At this point in time all the hardware is installed, so now you just need to install the operating system and the netbook will be done. It might also be around this time where you have the Windows DVD in your hand, but you realize that the drive doesn’t have an optical drive to put the media into. It’s fairly easy to install software on a notebook, but it is a little tougher on a netbook since it doesn’t come with an optical drive.
A quick glance at the ‘quick setup guide’ doesn’t mention anything about installing operating systems, so it looks like consumers are left to solve this problem on their own. Looks like the ‘quick setup guide’ creator did a quickie on the guide as it fails to mention installing an operating system at all. The two easiest ways to install Windows XP/Vista/7 onto the Neutrino netbook would be to use either an USB flash drive (how to install Windows 7 with a USB Key) or an external USB 2.0 DVD player.
Since we have several external USB DVD drives we used this method to get Windows 7 RC1 installed onto the Neutrino. This is actually the ideal way to install an operating system as the Neutrino’s drivers come on a CD.
After roughly 20 minutes Windows 7 was completely installed and the Neutrino was up and running like a champ. Installing a brand new Release Candidate OS is usually tricky on notebooks, but not this time around.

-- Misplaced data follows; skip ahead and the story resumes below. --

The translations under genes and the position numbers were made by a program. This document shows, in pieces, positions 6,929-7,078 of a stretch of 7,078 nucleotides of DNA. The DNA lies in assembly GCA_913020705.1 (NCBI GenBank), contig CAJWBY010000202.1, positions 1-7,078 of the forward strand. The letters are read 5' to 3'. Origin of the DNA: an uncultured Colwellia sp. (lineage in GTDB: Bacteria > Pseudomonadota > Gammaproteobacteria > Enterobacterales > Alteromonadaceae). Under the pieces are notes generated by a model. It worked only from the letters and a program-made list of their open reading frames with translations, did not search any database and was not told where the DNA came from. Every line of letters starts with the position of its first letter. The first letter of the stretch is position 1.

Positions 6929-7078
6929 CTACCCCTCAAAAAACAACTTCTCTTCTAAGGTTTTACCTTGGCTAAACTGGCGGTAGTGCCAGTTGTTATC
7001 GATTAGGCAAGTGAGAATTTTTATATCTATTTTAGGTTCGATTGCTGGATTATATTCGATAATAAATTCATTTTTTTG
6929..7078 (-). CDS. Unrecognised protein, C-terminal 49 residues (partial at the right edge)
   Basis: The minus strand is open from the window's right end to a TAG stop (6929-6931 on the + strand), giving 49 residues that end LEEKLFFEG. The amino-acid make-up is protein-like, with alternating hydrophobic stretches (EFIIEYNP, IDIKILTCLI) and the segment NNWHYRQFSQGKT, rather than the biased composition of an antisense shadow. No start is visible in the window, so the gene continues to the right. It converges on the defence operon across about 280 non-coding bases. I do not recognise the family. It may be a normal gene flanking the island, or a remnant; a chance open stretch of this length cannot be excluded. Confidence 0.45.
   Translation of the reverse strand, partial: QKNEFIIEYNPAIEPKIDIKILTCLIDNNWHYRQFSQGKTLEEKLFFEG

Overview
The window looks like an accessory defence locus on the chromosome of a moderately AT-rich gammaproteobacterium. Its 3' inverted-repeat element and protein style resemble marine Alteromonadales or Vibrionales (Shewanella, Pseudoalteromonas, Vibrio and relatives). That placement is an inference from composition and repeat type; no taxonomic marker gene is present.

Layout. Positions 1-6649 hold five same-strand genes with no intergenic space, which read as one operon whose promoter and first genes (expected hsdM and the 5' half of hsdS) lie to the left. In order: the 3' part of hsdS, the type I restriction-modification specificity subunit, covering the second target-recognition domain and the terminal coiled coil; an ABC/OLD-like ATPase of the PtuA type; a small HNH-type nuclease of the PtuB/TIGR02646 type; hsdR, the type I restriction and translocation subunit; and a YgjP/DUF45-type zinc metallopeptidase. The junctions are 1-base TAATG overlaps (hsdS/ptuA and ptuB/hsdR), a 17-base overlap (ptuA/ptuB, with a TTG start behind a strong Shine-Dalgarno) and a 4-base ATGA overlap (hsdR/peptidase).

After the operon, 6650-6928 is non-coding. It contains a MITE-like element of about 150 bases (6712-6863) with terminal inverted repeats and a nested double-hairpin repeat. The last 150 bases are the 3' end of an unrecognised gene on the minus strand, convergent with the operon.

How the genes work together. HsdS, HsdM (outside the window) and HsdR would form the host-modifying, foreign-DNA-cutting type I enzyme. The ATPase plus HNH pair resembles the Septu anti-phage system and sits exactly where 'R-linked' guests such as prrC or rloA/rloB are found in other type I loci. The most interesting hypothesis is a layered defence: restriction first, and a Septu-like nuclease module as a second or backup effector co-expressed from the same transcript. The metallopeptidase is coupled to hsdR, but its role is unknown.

After getting everything loaded we fired up the most recent versions of CPU-Z and GPU-Z to make sure the system was running at the right speeds and it looks like everything is good to go. The Intel Atom N270 processor was reported at 1.6GHz with Hyper-Threading and the 2GB memory kit was running at 667MHz with 4-4-4-12 timings. The Intel 945 Express Chipset contains the Intel Graphics Media Accelerator 950 (Intel GMA 950), which isn’t going to cut it for playing any games or HD media, but enough for what a netbook is designed to do. Speaking of performance, let’s take a look at the Windows 7 RC index score before we take a look at some benchmarks to see how the Neutrino really performs.
In Vista, the Windows Experience Index (WEI) scores ranged from 1.0 to 5.9. In Windows 7, the range has been extended all the way up to 7.9. The scoring rules for devices have also changed from Vista to reflect experience and feedback comparing closely rated devices with differing quality of actual use (i.e. to make the rating more indicative of actual use). The Microsoft Windows 7 User Experience Index rating for the Neutrino was a not too impressive 2.1, when the highest possible in each category was 7.9! To run Windows Aero, which is considered to be ‘must-have’ in modern computer, WEI score of at least 3.0 is required, while those with scores in the 4.0 to 5.0-range should be able to enjoy high-definition (HD) video and 3-D gaming. At 2.1 the Neutrino is clearly a netbook and not a gaming notebook!